Kicking off the conversation

At Tuesday’s launch event for the Ranking Digital Rights Corporate Accountability Index, project director Rebecca MacKinnon presented the Index’s findings and joined a panel discussion with Peter Micek, global policy and legal counsel at Access Now, and Ellery Biddle, director of Global Voices Advocacy. Moderating the discussion was Micah Sifry, co-founder and executive director of Civic Hall.


Rebecca MacKinnon presents the findings of the inaugural Corporate Accountability Index. Click the image to view a webcast of the event, courtesy of Joly MacFie and the Internet Society. Image: Priya Kumar

“The top-scoring company is only 65 percent. So if this were a test, they’d be getting a D in school.” MacKinnon said, “But…this is a diagnostic test; this is not a certification. This is a test you take at the start of the class to figure out where everybody stands, and then we can all get to work and figure out how we can all improve.”

By evaluating the extent to which companies are being open and clear about their policies and processes that affect users’ freedom of expression and privacy, the Corporate Accountability Index serves as a starting point for conversations about how to foster an Internet that is compatible with human rights.

What’s at stake here? Biddle described how the Global Voices community, which includes writers and bloggers from around the world, established a project focused on online free expression after realizing how government and corporate actions were threatening their work.

“Our blogs started being blocked. People started receiving different kinds of threats because of what they were writing online. Legal measures were taken against them,” Biddle said of Global Voices contributors. “So this [Index] speaks to a lot of issues that we’ve dealt with quite personally.”

People around the world rely on communications networks and platforms for far more than work. “Increasingly, our daily lives are forced online,” Micek said. “Our rights are mediated by these platforms, and our access to human rights depend[s] on their policies and on the decisions made, often far, far away.”

Last month, Micek’s organization, Access Now, received reports that access to mobile Internet and SMS had been shut down in Congo-Brazzaville around the time of a mass demonstration to oppose a proposal to extend presidential term limits. This was the fifteenth reported shutdown Access Now identified this year, Micek said. Such actions are dangerous, Micek explained, because they prevent users from telling each other, “Hey, don’t go down that street, the troops are assembled here; protest elsewhere.”

And yet, companies hardly disclose information about the types of demands they receive to shut down access to networks, which makes it nearly impossible for users to understand when or why the networks upon which they depend may be inaccessible. This example highlights the importance of corporate disclosure in ensuring that digital technologies and platforms align with human rights.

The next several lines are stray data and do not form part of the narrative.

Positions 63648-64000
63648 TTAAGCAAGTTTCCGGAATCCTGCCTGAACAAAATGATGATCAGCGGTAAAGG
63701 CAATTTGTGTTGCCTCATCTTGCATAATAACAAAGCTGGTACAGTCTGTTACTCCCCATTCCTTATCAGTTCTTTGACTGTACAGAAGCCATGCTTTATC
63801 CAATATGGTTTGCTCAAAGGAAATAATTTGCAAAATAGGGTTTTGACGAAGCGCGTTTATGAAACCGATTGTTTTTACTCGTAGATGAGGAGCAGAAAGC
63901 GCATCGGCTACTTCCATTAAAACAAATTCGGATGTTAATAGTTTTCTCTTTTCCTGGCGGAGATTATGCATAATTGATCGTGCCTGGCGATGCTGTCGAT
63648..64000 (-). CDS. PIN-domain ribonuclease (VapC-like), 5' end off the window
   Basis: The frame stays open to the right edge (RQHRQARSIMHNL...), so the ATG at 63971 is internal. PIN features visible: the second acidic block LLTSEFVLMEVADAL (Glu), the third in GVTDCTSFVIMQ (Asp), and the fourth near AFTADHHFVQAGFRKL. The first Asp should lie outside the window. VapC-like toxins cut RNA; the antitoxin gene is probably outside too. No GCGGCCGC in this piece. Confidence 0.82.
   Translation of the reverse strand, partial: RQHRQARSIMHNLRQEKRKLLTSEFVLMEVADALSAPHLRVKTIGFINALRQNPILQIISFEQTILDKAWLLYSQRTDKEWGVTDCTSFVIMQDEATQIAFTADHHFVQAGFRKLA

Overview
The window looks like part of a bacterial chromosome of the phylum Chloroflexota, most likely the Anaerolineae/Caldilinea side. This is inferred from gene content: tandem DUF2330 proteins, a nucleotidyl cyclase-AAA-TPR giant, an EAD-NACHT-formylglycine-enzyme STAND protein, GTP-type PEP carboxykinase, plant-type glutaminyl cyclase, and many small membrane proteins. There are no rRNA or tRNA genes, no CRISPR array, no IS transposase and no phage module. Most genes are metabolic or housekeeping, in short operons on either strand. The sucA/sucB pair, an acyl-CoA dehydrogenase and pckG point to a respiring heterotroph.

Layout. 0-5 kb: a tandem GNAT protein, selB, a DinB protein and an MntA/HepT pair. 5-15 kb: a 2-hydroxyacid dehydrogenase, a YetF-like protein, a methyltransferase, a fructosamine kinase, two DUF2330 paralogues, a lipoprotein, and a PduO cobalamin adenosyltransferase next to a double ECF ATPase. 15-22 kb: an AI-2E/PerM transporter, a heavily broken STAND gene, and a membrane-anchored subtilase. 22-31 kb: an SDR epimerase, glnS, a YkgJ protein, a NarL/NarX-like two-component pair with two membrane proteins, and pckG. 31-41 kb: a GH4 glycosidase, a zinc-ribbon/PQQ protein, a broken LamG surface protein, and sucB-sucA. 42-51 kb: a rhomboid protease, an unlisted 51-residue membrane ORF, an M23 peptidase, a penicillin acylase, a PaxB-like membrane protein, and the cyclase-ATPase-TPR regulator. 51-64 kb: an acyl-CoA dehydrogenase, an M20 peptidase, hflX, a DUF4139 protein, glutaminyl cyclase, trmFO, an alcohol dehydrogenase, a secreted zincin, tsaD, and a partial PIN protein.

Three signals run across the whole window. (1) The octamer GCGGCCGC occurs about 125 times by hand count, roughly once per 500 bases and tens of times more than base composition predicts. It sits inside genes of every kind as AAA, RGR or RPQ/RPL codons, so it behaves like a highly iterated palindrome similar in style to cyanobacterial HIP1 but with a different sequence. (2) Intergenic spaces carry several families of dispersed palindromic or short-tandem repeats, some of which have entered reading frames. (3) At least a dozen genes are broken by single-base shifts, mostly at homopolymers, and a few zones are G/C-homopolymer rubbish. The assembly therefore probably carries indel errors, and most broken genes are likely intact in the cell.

The panelists highlighted several steps companies can take to improve their respect for users’ free expression and privacy. These include:

  • Explain how they handle private requests to restrict content or obtain user data.
  • Disclose more information about how they determine whether to remove content that other users have flagged.
  • Implement encryption measures that keep user data private.

In addition, NGOs, activists, and researchers can use the Index data and methodology to dig deeper, for example, by ranking additional companies within a particular country or by comparing how the actions of the companies ranked in the Index compare with their commitments and disclosures.

Companies are only one actor within the digital ecosystem, but they play a critical role in ensuring that the use of digital tools doesn’t mean giving up on human rights. This Index of companies was published just one week after Freedom House released the Freedom on the Net Index, which found that Internet freedom around the world has declined for the fifth straight year in a row.

“We’re at this crossroads right now,” MacKinnon said. “Companies can be part of the problem…or at least some critical mass of them can be part of the solution…They need to be part of the solution. And they’re going to have to think creatively and innovatively. These are some of the most innovative companies on Earth. Let’s get to work with some innovation here.”

A webcast of the event is available here. Many thanks to Joly MacFie and the Internet Society for running and sponsoring the webcast.


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